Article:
Unit name | Mathematical Physics 202 |
---|---|
Unit code | PHYS23020 |
Credit points | 20 |
Level of study | I/5 |
Teaching block(s) |
Teaching Block 1 (weeks 1 - 12) |
Unit director | Professor. Goldstein |
Open unit status | Not open |
Pre-requisites |
PHYS11400 and MATH11004, or extended mathematics units MATH11005, MATH11006, MATH11007, MATH12001. |
Co-requisites |
None |
School/department | School of Physics |
Faculty | Faculty of Science |
Physics is underpinned by a facility in mathematics. The unit introduces some core mathematical skills, building on the foundation from level C/4. The concepts of probability theory and basic statistics are introduced, relating them to situation encountered in physics. Vector methods and field theory are discussed in some depth, leading to partial differential equations and their solution by a number of methods including separation of the variable. Solutions of ordinary differential equations are covered and the concept of orthonormal basis function introduced and used. Fourier series and integrals are also emphasized.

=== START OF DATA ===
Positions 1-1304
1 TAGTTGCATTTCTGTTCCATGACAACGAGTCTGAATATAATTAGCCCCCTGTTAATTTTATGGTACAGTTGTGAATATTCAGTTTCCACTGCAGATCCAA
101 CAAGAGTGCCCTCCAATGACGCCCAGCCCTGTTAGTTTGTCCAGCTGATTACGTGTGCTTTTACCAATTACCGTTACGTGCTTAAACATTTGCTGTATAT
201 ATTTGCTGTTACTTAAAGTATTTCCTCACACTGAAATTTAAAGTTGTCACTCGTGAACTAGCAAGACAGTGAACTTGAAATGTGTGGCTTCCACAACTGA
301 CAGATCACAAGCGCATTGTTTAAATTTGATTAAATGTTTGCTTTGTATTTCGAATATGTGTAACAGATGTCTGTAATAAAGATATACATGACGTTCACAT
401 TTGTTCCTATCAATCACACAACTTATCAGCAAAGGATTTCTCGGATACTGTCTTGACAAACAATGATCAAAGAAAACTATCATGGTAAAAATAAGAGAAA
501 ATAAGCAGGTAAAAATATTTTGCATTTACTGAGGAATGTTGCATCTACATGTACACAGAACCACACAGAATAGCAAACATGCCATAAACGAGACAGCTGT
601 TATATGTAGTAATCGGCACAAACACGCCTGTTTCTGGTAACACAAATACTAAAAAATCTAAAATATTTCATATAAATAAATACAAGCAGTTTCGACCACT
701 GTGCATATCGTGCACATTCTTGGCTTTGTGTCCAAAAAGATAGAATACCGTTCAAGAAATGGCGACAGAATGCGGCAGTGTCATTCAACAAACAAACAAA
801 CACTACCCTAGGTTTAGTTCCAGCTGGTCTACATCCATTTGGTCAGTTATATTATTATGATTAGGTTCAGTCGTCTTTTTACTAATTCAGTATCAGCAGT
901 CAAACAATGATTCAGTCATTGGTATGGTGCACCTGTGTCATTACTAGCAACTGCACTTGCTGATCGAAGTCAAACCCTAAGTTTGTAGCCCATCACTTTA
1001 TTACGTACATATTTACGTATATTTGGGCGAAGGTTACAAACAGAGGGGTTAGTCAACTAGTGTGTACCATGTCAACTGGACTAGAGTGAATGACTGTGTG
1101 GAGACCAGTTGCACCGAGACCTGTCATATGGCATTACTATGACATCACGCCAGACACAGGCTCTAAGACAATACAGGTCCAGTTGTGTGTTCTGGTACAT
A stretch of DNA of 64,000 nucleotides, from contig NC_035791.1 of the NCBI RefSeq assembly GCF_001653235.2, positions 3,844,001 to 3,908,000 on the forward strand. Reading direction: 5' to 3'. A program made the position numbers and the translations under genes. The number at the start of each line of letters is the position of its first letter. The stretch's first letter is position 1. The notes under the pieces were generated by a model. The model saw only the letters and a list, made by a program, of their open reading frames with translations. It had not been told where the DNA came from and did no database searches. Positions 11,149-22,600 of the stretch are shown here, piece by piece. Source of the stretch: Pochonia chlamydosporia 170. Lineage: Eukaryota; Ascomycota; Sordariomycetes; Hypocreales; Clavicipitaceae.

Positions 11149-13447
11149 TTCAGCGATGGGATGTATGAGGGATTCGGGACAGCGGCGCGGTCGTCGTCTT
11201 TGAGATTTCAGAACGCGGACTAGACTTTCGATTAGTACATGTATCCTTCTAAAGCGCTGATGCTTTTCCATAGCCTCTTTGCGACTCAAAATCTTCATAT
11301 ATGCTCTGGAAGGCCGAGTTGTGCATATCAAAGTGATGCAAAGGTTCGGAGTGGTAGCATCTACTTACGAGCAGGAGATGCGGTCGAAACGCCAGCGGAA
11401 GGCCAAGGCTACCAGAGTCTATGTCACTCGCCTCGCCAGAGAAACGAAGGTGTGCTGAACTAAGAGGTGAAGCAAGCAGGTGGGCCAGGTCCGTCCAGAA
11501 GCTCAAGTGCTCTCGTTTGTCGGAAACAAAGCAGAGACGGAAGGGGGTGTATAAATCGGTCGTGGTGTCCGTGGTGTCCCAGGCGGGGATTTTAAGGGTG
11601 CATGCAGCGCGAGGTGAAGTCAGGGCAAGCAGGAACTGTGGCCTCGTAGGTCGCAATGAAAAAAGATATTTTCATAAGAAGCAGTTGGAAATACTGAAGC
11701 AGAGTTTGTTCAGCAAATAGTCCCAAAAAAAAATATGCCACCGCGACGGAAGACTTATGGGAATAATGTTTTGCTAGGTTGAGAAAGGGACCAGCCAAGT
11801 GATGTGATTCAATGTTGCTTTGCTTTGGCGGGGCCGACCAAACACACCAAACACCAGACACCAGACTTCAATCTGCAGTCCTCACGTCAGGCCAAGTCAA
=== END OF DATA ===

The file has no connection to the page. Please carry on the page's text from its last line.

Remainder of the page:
Aims:
To introduce a number of key mathematical methods and their application to physical problems, including probability theory and statistical methods, vector field theory and solutions of partial and ordinary differential equations commonly encountered in a number of physics problems.
Understand elementary ideas of probability and able to apply these to discrete problems. Understand the concept of probability distributions and apply these to simple problems in quantum and statistical physics. Familiar with the operations of grad, div and curl and their use in vector calculus particularly in its applications to EM and fluid mechanics Understand the use of the Dirac d function to model impulses and able to apply it in simple cases. Apply the method of separation of the variable to two- and three-dimensional problems in physics and understand the significance of boundary conditions in determining the solution. Able to calculate Fourier coefficients for simple periodic functions. Understand the relation between the width of a function and its Fourier transform, the convolution of functions and the use of Fourier transforms in problems of infinite extent and in diffraction theory.
Lectures, problems classes
Written examination
M. Boas, Mathematical Methods in the Physical Sciences